10 occupations linked to hearing loss

On Behalf of | May 6, 2024 | Workers' Compensation |

Hearing loss often happens gradually. By the time a person notices they have a problem, irreparable damage may already have occurred on vital parts of their ear. Unfortunately, loud noise is part of the daily grind for workers in various industries, putting them at a high risk of developing a hearing impairment.

Is your job harming your hearing?

Sirens, leaf blowers, and motorcycles are a few everyday sources of noise above the 70dB threshold, where discomfort can occur after just a few minutes. Now, imagine enduring such levels for an hour or longer. Just two hours of exposure to power tools, such as a leaf blower, can already be damaging.

But what about those who are constantly surrounded by such noise? Whether it’s the relentless buzz of a hairdryer, the piercing wail of sirens or the deafening blast of firearms, numerous jobs come with an elevated risk of hearing impairment.

The most common occupations linked to hearing loss include:

  1. Construction workers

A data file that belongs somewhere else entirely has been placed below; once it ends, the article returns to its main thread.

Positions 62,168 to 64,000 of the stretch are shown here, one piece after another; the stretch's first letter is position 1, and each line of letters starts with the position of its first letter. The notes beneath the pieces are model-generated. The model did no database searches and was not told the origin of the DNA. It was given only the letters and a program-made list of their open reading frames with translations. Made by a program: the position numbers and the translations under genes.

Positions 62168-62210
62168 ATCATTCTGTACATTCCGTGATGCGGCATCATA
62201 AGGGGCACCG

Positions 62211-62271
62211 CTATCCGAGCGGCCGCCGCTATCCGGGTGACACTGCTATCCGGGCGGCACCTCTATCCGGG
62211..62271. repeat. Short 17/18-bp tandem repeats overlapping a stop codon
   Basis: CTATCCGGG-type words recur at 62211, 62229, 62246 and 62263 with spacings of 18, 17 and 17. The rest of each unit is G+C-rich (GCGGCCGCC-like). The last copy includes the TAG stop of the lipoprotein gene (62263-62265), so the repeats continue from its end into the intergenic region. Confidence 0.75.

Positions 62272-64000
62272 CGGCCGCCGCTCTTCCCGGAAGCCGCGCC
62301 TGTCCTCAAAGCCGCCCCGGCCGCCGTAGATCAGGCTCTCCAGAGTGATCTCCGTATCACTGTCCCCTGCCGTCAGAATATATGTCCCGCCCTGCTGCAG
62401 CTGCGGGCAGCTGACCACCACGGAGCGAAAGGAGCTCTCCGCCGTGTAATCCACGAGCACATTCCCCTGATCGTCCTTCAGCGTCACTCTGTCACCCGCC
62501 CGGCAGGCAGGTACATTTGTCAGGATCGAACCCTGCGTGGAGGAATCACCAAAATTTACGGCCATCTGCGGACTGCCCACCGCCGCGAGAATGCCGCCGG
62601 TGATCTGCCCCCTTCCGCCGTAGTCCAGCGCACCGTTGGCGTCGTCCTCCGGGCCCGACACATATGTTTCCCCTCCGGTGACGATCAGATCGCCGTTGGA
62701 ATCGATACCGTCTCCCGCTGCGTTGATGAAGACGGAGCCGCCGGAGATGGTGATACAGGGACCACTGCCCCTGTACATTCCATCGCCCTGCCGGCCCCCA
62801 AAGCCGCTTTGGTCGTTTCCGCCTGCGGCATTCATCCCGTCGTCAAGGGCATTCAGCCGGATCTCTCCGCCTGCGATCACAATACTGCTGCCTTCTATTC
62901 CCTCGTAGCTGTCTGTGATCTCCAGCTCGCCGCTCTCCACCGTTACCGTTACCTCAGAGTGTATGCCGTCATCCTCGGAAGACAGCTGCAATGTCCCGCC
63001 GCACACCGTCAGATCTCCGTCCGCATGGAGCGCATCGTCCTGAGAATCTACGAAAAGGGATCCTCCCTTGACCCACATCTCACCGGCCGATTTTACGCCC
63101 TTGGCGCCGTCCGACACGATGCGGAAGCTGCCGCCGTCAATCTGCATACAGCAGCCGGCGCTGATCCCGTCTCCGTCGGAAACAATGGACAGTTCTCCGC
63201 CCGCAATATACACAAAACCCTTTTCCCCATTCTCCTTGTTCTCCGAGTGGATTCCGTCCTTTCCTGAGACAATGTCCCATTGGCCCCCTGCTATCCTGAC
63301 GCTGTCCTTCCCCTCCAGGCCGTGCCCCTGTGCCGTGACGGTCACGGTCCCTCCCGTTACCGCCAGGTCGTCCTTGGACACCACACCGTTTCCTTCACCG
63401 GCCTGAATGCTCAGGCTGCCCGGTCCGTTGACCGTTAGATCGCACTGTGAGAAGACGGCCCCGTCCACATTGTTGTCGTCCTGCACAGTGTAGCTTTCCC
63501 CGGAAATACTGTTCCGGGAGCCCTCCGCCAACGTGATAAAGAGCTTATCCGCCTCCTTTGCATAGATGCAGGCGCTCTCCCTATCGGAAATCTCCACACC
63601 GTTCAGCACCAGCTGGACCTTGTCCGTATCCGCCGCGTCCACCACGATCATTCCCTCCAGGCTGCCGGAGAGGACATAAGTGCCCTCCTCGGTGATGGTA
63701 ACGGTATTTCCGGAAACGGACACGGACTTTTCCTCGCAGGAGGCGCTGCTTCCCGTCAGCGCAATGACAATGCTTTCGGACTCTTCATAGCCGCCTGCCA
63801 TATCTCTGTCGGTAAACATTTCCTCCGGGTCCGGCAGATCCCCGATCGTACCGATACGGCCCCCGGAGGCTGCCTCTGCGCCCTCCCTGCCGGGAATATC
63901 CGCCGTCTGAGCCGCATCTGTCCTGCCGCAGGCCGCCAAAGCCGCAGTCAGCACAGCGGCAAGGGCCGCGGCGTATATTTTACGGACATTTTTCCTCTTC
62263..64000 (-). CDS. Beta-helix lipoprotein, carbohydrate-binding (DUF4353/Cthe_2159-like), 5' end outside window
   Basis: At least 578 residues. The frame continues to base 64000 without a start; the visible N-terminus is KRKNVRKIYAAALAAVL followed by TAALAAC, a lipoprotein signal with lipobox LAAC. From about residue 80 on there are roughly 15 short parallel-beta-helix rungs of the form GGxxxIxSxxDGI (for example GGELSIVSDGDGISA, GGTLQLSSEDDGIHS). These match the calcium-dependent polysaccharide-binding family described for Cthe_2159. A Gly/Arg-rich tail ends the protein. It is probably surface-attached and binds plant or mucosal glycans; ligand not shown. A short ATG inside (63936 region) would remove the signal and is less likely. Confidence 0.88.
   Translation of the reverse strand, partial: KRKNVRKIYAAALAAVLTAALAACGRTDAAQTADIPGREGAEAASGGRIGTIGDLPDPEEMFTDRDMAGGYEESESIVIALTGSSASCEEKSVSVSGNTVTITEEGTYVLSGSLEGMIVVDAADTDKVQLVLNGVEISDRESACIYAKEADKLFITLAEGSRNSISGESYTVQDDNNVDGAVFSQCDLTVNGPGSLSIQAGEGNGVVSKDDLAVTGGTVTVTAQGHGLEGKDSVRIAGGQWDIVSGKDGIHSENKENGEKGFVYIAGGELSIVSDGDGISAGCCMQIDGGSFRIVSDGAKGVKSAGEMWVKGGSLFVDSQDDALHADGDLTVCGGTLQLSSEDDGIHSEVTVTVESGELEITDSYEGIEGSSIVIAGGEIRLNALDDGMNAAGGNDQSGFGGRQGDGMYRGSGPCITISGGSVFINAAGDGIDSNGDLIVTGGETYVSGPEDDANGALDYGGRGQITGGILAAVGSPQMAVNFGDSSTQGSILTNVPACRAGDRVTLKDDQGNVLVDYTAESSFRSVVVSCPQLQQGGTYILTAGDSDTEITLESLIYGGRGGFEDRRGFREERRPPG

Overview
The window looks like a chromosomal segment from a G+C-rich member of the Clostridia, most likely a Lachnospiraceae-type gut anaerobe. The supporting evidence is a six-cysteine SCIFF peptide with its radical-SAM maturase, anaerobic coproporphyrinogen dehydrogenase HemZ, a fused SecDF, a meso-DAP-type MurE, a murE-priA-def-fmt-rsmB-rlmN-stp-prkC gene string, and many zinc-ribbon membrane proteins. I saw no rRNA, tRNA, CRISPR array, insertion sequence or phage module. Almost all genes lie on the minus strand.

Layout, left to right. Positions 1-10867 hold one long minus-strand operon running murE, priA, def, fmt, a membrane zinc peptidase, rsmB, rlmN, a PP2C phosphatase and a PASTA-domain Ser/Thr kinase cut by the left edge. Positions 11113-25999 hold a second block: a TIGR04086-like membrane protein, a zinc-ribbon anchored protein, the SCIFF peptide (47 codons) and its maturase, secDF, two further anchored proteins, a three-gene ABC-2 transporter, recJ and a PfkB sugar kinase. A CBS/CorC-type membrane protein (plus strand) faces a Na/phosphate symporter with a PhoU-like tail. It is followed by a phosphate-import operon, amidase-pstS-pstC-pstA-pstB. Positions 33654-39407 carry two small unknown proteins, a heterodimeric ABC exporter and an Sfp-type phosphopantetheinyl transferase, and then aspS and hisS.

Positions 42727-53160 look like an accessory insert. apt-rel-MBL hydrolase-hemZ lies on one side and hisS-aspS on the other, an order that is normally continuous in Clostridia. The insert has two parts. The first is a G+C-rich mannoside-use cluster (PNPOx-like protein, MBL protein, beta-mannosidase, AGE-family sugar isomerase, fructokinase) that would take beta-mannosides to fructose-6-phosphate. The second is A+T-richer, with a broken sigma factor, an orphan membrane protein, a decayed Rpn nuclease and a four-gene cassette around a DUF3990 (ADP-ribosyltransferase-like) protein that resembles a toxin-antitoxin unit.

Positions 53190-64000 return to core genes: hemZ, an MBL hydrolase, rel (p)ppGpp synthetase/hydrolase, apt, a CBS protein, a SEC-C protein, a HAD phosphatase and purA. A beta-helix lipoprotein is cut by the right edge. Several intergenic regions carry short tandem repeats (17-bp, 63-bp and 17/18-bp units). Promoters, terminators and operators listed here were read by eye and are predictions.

2. Factory workers
  3. Airport ground staff
  4. Farmers
  5. First responders
  6. Airport ground staff
  7. Dental workers
  8. Musicians
  9. Teachers
  10. Miners

Is hearing loss covered by workers’ compensation?

Workers who develop occupational hearing loss may need surgery or medication to manage their condition. In some cases, this hearing loss may become a permanent disability that drastically affects their quality of life.

Employees with work-related injuries or diseases in Missouri are entitled to workers’ compensation benefits. Those who experience hearing loss due to their jobs can file a claim, but they must meet specific criteria to qualify for workers’ compensation. Not all types of hearing loss are eligible. An attorney can help assess the situation, provide legal advice and represent the worker if necessary.

If you work in one of these high-risk occupations and notice signs of hearing loss, consider seeking medical attention. Early prevention and detection may safeguard your health and well-being.

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Andrew Tarry